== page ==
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Bad Valve Sopts

    It might sound like an obvious thing to state, but there are places in the home where housing valves doesn’t make much sense. If you don’t know where these places are, then here is something that can act as a handy reminder for you.

  • Never by the door
    If you have a thermostatic valve, placing it near a door is a bad idea. They work on the principle that once a room reaches a certain temperature, the valve will shut off the supply of hot water to the radiator. Now if that valve happens to be by a door that is opening and closing or near a draught.
  • Never behind furniture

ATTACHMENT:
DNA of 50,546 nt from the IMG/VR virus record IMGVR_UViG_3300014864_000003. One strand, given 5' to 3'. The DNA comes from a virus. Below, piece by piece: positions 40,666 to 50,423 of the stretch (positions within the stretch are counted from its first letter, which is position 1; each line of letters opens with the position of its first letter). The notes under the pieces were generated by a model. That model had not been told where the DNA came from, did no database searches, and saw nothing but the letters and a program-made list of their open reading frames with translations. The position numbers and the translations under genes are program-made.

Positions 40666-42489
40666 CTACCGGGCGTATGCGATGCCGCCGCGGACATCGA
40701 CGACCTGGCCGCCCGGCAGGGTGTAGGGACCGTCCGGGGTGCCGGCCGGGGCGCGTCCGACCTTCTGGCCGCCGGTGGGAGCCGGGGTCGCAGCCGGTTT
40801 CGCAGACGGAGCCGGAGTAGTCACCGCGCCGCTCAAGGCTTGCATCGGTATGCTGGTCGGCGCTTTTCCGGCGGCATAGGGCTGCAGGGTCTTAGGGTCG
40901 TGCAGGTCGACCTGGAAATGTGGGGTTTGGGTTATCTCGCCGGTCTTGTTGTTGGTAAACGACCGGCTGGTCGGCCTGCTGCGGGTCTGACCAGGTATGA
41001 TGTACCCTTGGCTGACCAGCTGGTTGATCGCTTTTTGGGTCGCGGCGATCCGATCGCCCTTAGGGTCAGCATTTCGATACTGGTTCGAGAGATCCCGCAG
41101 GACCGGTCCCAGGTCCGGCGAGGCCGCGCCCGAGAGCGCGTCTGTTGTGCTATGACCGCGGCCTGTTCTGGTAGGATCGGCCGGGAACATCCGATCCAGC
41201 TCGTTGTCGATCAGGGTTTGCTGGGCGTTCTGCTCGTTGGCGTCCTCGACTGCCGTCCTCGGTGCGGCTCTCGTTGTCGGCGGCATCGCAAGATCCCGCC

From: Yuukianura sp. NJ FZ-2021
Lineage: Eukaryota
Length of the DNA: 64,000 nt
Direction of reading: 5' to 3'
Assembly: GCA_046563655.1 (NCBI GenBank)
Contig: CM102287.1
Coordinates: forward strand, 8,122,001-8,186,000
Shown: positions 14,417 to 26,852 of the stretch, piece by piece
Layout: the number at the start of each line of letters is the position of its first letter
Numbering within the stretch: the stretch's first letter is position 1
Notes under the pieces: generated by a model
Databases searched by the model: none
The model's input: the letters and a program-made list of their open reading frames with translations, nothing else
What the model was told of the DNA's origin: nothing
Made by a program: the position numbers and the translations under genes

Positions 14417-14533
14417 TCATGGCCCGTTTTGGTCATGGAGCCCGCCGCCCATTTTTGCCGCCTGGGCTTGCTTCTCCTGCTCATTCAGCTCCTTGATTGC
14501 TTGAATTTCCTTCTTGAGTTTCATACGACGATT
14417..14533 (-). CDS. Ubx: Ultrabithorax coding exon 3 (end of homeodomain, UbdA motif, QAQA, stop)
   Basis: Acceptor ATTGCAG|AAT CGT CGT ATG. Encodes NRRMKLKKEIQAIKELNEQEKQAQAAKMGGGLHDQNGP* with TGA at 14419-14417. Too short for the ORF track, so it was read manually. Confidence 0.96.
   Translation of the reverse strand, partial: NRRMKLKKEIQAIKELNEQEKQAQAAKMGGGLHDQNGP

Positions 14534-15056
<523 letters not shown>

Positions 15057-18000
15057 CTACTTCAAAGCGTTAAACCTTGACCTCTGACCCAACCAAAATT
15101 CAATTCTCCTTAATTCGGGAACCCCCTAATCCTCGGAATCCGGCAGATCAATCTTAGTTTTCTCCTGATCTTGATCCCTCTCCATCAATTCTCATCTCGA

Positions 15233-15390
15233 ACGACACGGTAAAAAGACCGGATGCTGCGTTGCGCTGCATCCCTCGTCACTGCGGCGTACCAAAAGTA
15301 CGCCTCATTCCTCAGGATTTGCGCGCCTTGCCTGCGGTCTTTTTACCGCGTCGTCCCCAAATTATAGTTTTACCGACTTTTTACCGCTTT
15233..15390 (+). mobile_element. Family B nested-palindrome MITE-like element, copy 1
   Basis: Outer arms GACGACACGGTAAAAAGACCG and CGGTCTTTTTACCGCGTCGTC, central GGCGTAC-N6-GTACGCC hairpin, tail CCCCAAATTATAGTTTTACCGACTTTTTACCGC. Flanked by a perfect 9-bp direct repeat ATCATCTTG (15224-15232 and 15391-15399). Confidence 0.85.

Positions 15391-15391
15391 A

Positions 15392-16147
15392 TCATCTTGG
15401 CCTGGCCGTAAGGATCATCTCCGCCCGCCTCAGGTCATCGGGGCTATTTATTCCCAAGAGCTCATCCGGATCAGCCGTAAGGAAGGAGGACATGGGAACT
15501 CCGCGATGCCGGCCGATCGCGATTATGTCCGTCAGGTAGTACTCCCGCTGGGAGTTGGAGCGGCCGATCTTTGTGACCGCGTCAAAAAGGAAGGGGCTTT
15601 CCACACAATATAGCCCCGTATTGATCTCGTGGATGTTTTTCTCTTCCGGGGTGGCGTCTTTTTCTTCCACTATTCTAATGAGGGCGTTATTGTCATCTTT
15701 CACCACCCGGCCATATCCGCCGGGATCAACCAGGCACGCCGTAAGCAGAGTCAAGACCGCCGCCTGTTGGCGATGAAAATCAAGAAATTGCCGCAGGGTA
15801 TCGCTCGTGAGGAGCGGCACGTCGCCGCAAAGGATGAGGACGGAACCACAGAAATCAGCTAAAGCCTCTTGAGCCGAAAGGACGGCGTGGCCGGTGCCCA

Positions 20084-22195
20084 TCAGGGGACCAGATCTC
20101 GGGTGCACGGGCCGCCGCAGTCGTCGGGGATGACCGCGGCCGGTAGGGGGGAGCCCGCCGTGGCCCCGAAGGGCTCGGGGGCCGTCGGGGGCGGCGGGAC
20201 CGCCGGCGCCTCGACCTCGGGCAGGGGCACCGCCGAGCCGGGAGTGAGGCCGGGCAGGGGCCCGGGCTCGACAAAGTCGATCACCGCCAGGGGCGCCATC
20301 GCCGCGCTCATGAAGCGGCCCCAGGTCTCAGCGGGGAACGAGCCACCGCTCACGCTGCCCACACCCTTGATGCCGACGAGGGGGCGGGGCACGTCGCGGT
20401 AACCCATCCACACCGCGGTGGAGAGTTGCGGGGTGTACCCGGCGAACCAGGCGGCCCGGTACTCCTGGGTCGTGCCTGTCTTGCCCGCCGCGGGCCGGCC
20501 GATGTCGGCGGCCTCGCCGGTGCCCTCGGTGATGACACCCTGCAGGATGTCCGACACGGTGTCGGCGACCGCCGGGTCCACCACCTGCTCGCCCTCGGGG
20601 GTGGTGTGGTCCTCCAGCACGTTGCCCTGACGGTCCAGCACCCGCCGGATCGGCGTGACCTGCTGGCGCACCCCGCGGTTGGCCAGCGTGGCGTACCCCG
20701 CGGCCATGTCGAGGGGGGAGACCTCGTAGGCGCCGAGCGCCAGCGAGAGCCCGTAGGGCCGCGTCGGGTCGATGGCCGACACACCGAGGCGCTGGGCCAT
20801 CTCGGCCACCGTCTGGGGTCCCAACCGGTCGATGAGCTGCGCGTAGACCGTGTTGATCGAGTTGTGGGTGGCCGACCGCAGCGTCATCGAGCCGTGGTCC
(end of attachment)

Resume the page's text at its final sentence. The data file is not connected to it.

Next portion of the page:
It’s not just the cold that can confuse a valve, the heat can be just as worse. If you place a sofa in front of a radiator, the valve will reach a certain temperature much quicker and think that the room is warmer than it really is. If you really have to place furniture near a valve, leave as big as gap as possible for air to circulate better.
  • Inside a cover
    The same goes if you have a radiator enclosed in a cover. Heat will build up quicker within the cover, so it’s best to either have a small hole near the valve to circulate air better or have the valve sit outside of the cover. Just make sure the pipes aren’t exposed in an area where children would be prone to fiddle with the valve and possibly hurt themselves.
  • Never at an angle
    In an ideal world all valves would be fitting horizontally to radiators to maximise effectiveness, but most are fitted vertically. This isn’t really a big problem, but if the radiator is going to be an awkward position like a tight corner or underneath something, the temperature range of the radiator might be affected and take longer to heat a space.